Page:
One of the most interesting meetings that I attended yesterday, alongside VMworld, was the Tech Field Day. This event is not like a traditional TFD, this is a much more interactive session, a roundtable, to discuss a topic presented by a vendor.
Yesterday, in a room packed with bloggers from US and EU, two companies presented their ideas: Asigra and Infinio.


First of all, I admit that I don’t know neither Asigra nor its products very good… and this session didn’t help either.
In fact we spent a lot of time talking about the licensing model of the product: on the contrary of many of its competitors Asigra charges on a recovery basis instead of a capacity of backed up Data. That’s interesting indeed and goes in a direction that most customers could love. The licensing mechanism is also clever enough to cover peaks, exceptions and recoveries for DR tests.

If you look at how data grow and how you really access them, you can easily find that most of those data are totally cold and never accessed. You probably still back them up every day, but the probability that you access and/or accidentally modify/delete/restore them back is very low. In this case this licensing model perfectly fits your needs.
On the other hand, from my point of view, if your company is experiencing such a growth of its (unstructured) data you should not rely on traditional backup mechanisms anymore. Backup costs too much, especially if you have a very long retention and cold data to mange. You should think about something different, like an archiving object storage solution (and this, and this) that can help you to avoid most of the OPEX to manage all your unstructured data.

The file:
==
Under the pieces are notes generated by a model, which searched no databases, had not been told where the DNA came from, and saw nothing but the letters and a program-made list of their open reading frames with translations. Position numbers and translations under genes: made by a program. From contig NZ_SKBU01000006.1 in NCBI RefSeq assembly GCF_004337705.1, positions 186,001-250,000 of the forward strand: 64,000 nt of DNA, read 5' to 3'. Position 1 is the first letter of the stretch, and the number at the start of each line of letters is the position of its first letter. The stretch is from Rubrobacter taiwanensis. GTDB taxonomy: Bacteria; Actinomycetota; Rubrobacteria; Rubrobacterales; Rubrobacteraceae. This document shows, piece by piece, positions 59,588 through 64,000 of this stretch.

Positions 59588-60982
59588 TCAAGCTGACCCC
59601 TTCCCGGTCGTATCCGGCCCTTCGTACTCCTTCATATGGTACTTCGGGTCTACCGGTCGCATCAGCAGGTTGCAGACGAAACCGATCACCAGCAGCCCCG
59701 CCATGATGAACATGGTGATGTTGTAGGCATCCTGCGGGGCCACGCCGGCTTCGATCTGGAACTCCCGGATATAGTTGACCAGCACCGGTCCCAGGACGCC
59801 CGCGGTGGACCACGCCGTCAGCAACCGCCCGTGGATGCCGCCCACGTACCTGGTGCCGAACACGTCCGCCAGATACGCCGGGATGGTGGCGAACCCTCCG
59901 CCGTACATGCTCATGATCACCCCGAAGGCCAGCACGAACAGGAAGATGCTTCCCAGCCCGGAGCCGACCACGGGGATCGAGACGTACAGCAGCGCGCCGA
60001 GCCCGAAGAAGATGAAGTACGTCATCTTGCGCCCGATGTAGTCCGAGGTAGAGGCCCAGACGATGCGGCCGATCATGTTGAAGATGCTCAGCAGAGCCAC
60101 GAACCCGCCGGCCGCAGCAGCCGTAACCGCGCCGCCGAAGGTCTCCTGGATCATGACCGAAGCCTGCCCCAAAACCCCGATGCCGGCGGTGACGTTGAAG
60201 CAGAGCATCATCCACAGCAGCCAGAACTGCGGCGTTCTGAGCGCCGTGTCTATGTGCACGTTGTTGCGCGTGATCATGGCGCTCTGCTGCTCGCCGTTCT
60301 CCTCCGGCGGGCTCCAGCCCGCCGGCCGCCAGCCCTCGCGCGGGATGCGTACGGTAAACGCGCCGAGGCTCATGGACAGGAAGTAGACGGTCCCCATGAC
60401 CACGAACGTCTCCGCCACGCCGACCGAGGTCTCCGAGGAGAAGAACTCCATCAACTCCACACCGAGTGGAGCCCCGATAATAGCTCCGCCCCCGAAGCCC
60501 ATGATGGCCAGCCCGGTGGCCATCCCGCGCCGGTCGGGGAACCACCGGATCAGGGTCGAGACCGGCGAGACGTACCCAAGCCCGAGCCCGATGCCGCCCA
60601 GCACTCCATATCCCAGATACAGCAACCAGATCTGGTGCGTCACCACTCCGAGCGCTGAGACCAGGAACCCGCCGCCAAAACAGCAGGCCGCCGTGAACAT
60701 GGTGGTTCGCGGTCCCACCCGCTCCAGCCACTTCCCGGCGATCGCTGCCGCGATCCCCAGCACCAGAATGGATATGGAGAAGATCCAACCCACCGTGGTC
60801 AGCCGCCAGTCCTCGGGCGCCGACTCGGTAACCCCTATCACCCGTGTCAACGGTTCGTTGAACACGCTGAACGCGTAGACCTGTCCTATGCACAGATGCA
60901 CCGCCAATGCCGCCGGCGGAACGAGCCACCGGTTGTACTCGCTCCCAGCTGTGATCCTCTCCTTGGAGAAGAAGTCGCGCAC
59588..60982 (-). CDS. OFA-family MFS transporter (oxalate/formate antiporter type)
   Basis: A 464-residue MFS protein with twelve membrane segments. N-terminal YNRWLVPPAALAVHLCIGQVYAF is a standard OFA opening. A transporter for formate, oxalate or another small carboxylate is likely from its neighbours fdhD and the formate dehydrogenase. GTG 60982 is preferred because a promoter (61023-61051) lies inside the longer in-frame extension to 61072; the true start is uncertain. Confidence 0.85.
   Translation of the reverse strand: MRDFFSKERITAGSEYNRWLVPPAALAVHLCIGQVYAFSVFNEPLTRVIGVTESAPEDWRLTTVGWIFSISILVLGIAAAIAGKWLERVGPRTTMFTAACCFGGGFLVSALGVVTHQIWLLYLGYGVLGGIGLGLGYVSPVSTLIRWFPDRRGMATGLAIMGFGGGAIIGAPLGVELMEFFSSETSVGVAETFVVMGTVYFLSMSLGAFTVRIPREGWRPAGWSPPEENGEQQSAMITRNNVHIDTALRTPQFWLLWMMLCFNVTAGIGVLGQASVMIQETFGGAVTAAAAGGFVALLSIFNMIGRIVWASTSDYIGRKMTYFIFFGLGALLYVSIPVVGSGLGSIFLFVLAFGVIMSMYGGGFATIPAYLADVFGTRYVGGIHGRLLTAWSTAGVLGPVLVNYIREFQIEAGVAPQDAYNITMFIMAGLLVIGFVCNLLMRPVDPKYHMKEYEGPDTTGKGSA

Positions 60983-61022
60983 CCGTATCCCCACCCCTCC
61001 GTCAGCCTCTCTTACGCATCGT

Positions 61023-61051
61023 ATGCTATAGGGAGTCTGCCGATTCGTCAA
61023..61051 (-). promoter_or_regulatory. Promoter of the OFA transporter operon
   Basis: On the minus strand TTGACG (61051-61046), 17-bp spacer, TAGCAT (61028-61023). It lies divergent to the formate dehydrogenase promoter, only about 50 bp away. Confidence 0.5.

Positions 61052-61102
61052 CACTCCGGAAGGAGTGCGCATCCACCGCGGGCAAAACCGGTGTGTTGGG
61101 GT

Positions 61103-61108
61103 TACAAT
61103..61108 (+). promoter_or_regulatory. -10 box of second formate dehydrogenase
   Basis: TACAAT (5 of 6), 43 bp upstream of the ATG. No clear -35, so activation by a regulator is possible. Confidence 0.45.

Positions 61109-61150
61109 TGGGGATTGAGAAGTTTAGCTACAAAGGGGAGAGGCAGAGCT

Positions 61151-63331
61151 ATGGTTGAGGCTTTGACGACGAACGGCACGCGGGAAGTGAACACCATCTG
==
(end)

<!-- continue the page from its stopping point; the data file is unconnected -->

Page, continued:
I raised this point during the panel and the answer was that I’m not wrong but many companies are stuck to their backup systems and it’s very hard to impose/propose such a change in the mentality of many IT people…


The second roundtable was sponsored by Infinio. I know Infinio through a Tech Field Day session that I attended on line a few months ago. The product is intriguing, to say the least, it’s a distributed software caching mechanism for VMware. It accelerates NFS datastores only though.
The product is in beta (it was released yesterday). You can download it from the company’s web site and it can be installed with a few clicks on you ESXi servers without service disruption… there is also a nice non-disruptive uninstall option.
The software installs a virtual appliance that allocates a small amount of RAM (8GB at the moment) and it immediately starts to accelerate storage traffic! Obviously, it uses a small amount of server’s CPU but that is acceptable, especially because the license is very cheap (499$ per socket, if I remember well).
Adding to the cost of the license, and the cost of the allocated resources on the server (CPU and RAM) the product remains very cheap, probably one of the cheapest on the market.
The product looks seamlessly integrated with vSphere and you can easily manage the tunables from an easy to use interface.

The only concern that I have about Infinio is about its maturity at the moment (it’s still in beta and it only supports NFS) and the risk that they will be soon acquired. In fact I like the product but it looks much more like a feature of broader solution than a product itself.

Disclaimer: I was invited to this meeting by Gestalt IT and they paid for accommodation, I have not been compensated for my time and am not obliged to blog. Furthermore, the content is not reviewed, approved or published by any other person than the Juku team.